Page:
As a supplement, lecithin may be helpful in treating high cholesterol and neurological disorders such as dementia, according to Drugs.com. While lecithin is a natural substance found in a variety of foods and is safe for most people, there's always a potential that you may experience side effects when taking it in supplement form.
One potential side effect of lecithin supplements is an allergic reaction. Although not always, lecithin supplements are usually made from soy. Soy is one of the eight most common food allergens. However, any ingredient in the supplement may cause a reaction. Symptoms of an allergic reaction might include skin irritation, difficulty breathing, swelling, stomach upset, nausea, vomiting or diarrhea. If you have an allergic reaction to the supplement, contact your doctor immediately.
Although these side effects are not very common, according to Drugs.com, some people have complained of various digestive issues after taking lecithin supplements. Some of these complaints include an increase in salivation, nausea and other gastrointestinal problems. There have also been reports of hepatitis, which is an inflammation of the liver. If you experience any digestive issues after taking your supplement, you may want to stop taking it and consult your doctor to discuss risks and plan of action.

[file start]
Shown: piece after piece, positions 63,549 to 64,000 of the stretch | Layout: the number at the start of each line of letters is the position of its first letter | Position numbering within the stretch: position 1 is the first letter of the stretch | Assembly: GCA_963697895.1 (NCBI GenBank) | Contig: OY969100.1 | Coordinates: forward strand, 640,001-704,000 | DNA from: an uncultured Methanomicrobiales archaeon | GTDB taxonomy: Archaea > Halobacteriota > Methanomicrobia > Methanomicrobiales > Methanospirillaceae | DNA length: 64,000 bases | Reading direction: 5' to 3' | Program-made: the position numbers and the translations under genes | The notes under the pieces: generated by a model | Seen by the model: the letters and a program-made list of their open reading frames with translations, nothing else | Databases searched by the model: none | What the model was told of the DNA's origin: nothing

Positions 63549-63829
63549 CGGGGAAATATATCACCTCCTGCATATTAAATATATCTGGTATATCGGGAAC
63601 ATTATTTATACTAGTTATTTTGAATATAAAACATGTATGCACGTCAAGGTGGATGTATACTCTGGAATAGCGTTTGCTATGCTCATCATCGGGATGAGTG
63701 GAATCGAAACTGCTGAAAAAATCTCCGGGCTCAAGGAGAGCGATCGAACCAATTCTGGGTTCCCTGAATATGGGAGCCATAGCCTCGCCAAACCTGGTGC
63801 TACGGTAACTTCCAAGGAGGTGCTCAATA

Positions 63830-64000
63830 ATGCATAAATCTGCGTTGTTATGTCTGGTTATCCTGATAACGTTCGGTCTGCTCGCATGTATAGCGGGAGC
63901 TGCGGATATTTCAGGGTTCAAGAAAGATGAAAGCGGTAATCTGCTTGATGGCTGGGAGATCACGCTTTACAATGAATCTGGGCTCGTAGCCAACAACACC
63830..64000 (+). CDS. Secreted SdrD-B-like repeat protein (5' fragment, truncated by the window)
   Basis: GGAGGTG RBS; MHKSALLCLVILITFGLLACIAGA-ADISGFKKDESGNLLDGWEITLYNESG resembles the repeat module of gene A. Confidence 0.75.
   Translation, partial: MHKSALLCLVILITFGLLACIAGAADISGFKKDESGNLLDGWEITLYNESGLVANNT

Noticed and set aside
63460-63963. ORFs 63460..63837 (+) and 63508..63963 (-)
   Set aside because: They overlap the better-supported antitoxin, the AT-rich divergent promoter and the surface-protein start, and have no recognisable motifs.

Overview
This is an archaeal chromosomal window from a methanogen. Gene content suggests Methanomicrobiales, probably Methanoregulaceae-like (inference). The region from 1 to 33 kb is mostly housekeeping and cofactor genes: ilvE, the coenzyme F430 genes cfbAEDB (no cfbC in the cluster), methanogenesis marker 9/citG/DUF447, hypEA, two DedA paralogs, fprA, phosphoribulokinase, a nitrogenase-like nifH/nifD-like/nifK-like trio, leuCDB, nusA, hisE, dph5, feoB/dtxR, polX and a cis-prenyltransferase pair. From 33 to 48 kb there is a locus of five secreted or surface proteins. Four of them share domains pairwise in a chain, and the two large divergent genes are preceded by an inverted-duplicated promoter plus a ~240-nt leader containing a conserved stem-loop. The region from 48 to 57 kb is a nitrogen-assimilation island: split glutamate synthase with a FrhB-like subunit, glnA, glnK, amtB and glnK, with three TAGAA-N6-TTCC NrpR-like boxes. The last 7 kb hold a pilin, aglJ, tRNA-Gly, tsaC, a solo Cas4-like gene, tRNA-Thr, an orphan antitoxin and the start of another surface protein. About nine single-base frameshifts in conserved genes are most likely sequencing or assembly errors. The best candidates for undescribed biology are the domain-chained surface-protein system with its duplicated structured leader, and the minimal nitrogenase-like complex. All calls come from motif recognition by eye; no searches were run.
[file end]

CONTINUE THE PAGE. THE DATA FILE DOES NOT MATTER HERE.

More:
Loss of Appetite
Although some people may welcome this side effect, lecithin supplements are also known to cause a loss of appetite, says Drugs.com. This may be due to the fact that lecithin is a source of fat. Some brands of lecithin granules contains 8 grams of fat per recommended serving. Fat delays stomach emptying, which might keep you feeling full longer and affect your appetite.
Another possible side effect of lecithin supplements is weight gain. As a source of fat, these supplements are also a source of calories. One brand has 75 calories per serving. If you're not tracking the calories coming from your lecithin supplements, you may gain weight. Consuming an extra 75 calories a day may add an extra 7 pounds at the end of a year. Cutting back on your intake elsewhere or getting more activity may help prevent weight gain.